For current flood information, visit Niagara Peninsula Conservation Authority.

Flood messages

Know the difference between water safety statements, flood outlook statements, flood advisories and flood warnings.

  • Water safety statement: High flows, unsafe banks, melting ice or other factors could be dangerous for recreational users such as anglers, canoeists, hikers, children and pets. Flooding is not expected.
  • Flood outlook statement: Early notice of the potential for flooding based on weather forecasts calling for heavy rain, snow melt, high wind or other conditions that could lead to high runoff, cause ice jams, lakeshore flooding or erosion.
  • Flood advisory: Flooding is possible in specific watercourses or municipalities. Municipalities, emergency services and individual landowners in flood-prone areas should prepare.
  • Flood warning: Flooding is imminent or already occurring in specific watercourses or municipalities. Municipalities and individuals should take action to deal with flood conditions. This may include road closures and evacuations.

Before a flood

To reduce the likelihood of flood damage:

  • Consider installing a sump pump and zero reverse flow valves in basement floor drains
  • Don't store your important documents in the basement. Keep them at a higher level, protected from flood damage.
  • Don't keep valuables including electronics in the basement
  • Don't store household chemicals, such as bleach, in the basement

If flooding is imminent

  • Get your emergency kit and place it by the exit
  • If instructed by local authorities, turn off basement furnaces and outside gas valve
  • Shut off the electricity only if flooding has not yet begun and the area around the fuse box is completely dry. Have a flashlight with you.
  • Don't attempt to shut off electricity if any water is present. Water and live electrical wires can be deadly. Leave your home immediately and don't return until authorities indicate it is safe to do so.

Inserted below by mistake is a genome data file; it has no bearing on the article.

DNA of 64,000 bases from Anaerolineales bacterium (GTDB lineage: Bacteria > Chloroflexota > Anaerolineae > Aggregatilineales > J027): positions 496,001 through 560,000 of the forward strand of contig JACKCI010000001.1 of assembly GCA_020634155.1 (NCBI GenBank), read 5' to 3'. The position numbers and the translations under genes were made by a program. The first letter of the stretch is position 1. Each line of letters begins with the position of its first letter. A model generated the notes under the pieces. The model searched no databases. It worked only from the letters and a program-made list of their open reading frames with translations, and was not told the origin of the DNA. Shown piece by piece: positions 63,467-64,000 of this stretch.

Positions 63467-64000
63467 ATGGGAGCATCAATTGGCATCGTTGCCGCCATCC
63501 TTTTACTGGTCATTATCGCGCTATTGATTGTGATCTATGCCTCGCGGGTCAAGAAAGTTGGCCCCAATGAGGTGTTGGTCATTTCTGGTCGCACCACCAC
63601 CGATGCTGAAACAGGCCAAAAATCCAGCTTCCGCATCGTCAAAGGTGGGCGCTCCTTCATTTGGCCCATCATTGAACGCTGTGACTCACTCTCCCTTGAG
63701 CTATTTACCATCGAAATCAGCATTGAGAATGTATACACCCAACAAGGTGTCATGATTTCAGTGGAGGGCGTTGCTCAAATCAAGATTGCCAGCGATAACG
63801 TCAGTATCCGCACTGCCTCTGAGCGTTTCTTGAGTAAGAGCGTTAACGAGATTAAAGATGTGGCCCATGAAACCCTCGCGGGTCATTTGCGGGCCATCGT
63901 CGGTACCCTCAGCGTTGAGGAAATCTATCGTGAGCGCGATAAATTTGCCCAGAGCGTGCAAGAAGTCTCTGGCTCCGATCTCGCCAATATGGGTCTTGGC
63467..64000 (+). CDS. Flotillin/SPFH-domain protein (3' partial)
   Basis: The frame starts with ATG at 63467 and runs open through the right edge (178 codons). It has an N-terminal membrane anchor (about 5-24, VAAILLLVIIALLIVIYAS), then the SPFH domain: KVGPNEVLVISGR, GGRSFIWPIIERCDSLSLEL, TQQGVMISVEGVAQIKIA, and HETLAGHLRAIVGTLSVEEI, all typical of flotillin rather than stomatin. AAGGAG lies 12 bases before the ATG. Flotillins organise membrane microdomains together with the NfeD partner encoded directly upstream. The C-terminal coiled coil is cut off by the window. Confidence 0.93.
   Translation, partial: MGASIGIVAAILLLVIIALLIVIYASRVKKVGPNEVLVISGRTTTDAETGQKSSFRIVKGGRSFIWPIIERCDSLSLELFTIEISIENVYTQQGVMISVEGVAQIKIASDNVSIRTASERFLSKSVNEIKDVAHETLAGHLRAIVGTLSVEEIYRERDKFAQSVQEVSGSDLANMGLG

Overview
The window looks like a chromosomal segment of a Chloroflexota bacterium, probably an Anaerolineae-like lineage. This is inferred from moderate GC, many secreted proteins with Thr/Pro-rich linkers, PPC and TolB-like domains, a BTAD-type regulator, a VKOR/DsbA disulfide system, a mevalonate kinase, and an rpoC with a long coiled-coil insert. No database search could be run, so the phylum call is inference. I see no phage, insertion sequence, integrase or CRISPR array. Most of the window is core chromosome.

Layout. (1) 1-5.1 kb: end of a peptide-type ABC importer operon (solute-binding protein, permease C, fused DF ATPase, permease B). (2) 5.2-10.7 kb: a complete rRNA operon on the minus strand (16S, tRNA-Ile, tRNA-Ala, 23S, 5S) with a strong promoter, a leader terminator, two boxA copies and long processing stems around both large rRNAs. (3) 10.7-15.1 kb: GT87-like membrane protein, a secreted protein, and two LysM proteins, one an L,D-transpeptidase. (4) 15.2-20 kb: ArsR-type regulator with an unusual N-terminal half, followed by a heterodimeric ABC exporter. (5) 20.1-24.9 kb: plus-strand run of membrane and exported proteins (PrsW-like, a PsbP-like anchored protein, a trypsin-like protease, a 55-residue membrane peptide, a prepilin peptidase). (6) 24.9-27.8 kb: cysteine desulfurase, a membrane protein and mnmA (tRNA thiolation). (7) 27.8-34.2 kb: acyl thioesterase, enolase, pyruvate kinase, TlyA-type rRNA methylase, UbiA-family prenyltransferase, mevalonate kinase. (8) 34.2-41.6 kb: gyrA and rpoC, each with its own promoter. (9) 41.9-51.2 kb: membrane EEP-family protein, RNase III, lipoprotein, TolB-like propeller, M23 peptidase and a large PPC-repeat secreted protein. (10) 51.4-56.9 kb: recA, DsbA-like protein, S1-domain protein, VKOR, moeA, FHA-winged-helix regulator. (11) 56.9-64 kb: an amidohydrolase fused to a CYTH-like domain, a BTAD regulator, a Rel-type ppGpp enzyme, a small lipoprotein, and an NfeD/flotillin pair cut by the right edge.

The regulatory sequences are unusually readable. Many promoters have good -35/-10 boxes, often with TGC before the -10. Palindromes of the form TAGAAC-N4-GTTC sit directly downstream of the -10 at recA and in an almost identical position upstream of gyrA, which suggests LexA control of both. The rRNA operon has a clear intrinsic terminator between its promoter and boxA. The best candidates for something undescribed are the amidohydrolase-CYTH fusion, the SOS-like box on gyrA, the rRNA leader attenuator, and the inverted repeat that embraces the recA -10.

• Move furniture, electrical appliances and other belongings to floors above ground level
  • Remove toxic substances such as household cleaners, pesticides and insecticides from lower levels to prevent pollution and contamination

During a flood

  • Monitor radio, television and online media to find out what areas are affected, what roads are safe, where to go and what to do if local authorities ask you to evacuate your home
  • Don't enter a flooded basement that may contain live wires or appliances
  • Never cross a flooded area. If you're on foot, fast water could sweep you away or the ground underneath could be swept away.
  • If you're in a car, don't drive through flood waters or underpasses. The water may be deeper than it looks and your car could get stuck or swept away by fast water.
  • Avoid crossing bridges if the water is high and flowing quickly, fast water could sweep you away or the ground underneath could be swept away
  • If you're caught in fast rising waters and your car stalls, leave it and save yourself and your passengers

After a flood

  • Don't return home until local authorities have advised that it's safe to do so
  • Use extreme caution when returning to your home after a flood
  • If the main power switch wasn't turned off prior to flooding, don't re-enter your home until a qualified electrician has determined it's safe to do so
  • Throw out food that's been contaminated or expired if the power was out
  • Be aware of the risk of mould
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